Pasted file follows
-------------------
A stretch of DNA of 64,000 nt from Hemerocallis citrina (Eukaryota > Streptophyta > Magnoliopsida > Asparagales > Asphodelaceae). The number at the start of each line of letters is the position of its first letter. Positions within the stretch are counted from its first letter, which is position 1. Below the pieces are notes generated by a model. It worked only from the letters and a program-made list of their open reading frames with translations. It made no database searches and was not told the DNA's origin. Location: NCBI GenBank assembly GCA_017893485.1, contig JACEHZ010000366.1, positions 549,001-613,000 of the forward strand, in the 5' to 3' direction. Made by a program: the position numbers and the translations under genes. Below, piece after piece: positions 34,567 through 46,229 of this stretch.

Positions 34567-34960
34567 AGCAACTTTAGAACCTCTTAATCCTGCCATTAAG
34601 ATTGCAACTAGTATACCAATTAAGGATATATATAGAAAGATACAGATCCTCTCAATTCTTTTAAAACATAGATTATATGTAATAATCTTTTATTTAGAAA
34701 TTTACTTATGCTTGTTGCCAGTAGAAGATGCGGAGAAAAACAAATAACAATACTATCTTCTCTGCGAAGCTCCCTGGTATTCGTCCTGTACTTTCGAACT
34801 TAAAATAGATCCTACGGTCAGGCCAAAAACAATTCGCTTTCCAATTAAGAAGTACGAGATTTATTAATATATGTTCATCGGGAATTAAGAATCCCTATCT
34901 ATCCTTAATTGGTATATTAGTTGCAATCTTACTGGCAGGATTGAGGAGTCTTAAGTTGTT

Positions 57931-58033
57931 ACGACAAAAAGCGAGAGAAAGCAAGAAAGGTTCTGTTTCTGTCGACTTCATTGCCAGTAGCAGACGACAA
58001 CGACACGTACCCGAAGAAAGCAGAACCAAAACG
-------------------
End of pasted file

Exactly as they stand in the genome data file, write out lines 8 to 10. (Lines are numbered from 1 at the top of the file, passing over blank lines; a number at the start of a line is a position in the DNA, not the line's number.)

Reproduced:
Positions 57931-58033
57931 ACGACAAAAAGCGAGAGAAAGCAAGAAAGGTTCTGTTTCTGTCGACTTCATTGCCAGTAGCAGACGACAA
58001 CGACACGTACCCGAAGAAAGCAGAACCAAAACG